KALAMAZOO, Mich. — While school has been in session for a couple of weeks, many students are back to learning in person, and for some it may be an adjustment.
Students have been learning virtually for the last year and a half due to the pandemic, but now with many back in classrooms experts said some kids are experiencing mental health challenges and even separation anxiety.
"It is a huge transition for many of them," said Dr. Glinda Rawls, a unit director and associate professor for Counselor Education at Western Michigan University.
As kids get used to the routine of being back in school after 17 months, it's a lot of transition. There are new classrooms, new schools, new learning patterns and even new learning environments for them to get used to.
"Students are going through a real transition with regard to relearning, socializing, interacting with others, which all have limitations."
Dr. Rawls said it's a multitude of things causing this anxiety or other mental health issues, and it's not just impacting a certain group of students.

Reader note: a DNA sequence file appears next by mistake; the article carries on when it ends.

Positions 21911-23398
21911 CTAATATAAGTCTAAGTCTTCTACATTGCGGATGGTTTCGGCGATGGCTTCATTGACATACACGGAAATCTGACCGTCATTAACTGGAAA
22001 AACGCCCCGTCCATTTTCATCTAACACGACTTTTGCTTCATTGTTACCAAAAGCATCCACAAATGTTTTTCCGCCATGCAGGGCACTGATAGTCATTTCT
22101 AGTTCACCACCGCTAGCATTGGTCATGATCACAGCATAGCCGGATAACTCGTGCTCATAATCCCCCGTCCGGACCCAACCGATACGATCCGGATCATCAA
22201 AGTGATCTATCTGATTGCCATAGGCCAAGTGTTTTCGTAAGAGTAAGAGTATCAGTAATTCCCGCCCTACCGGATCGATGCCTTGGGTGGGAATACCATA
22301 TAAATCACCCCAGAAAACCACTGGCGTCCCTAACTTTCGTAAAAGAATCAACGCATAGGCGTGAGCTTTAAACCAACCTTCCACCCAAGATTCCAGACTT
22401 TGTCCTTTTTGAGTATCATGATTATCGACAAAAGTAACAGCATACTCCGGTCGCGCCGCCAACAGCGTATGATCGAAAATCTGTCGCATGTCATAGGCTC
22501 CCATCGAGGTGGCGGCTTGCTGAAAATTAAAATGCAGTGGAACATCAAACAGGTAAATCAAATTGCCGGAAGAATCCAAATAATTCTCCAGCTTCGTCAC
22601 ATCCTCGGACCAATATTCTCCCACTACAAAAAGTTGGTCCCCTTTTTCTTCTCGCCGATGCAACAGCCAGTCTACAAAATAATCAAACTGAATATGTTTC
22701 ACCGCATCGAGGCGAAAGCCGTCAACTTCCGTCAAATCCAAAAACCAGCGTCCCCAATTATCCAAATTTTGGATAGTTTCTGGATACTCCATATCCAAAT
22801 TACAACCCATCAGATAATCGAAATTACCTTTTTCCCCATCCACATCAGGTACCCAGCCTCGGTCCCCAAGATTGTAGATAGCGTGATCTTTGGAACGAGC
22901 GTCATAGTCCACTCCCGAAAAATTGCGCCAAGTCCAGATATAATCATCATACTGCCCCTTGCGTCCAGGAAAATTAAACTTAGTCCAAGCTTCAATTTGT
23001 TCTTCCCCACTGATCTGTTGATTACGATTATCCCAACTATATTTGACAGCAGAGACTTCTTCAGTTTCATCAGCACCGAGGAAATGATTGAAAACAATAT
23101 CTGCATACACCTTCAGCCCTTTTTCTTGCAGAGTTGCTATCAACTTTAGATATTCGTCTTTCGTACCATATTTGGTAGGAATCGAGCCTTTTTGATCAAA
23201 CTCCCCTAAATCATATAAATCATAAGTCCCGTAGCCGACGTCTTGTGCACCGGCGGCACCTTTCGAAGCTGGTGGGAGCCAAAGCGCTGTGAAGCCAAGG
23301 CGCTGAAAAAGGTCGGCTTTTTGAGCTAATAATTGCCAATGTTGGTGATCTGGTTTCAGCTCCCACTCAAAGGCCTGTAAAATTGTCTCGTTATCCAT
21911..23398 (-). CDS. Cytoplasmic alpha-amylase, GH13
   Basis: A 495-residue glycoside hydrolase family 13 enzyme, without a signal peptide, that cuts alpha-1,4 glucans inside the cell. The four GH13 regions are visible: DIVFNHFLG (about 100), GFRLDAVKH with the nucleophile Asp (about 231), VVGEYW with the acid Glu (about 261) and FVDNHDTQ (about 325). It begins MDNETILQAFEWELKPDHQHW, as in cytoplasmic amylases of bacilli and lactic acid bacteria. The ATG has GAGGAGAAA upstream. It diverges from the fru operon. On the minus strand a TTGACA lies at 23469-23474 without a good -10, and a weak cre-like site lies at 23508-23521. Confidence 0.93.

It's all school-aged children from kindergarten to college.
"We've been talking about how folks during the pandemic, children especially, have been experiencing some mental health challenges, the anxiety that they have to experience the isolation and not being able to interact with their friends and how all of that weighed on their mental health issues," said Dr. Rawls.
The message Dr. Rawls wants people to take away is to pay attention to your children.
"Really pay attention to what kinds of needs they may have, and being in tune with when you notice that there's a difference in their behavior or academic performance, or learning and reaching out to try to make sure that you find those places in spaces that can offer that assistance," said Dr. Rawls.
Dr. Rawls said those places offering assistance can vary depending on your children's needs. The services can vary from mental health services, medical services, pediatricians and even counselors.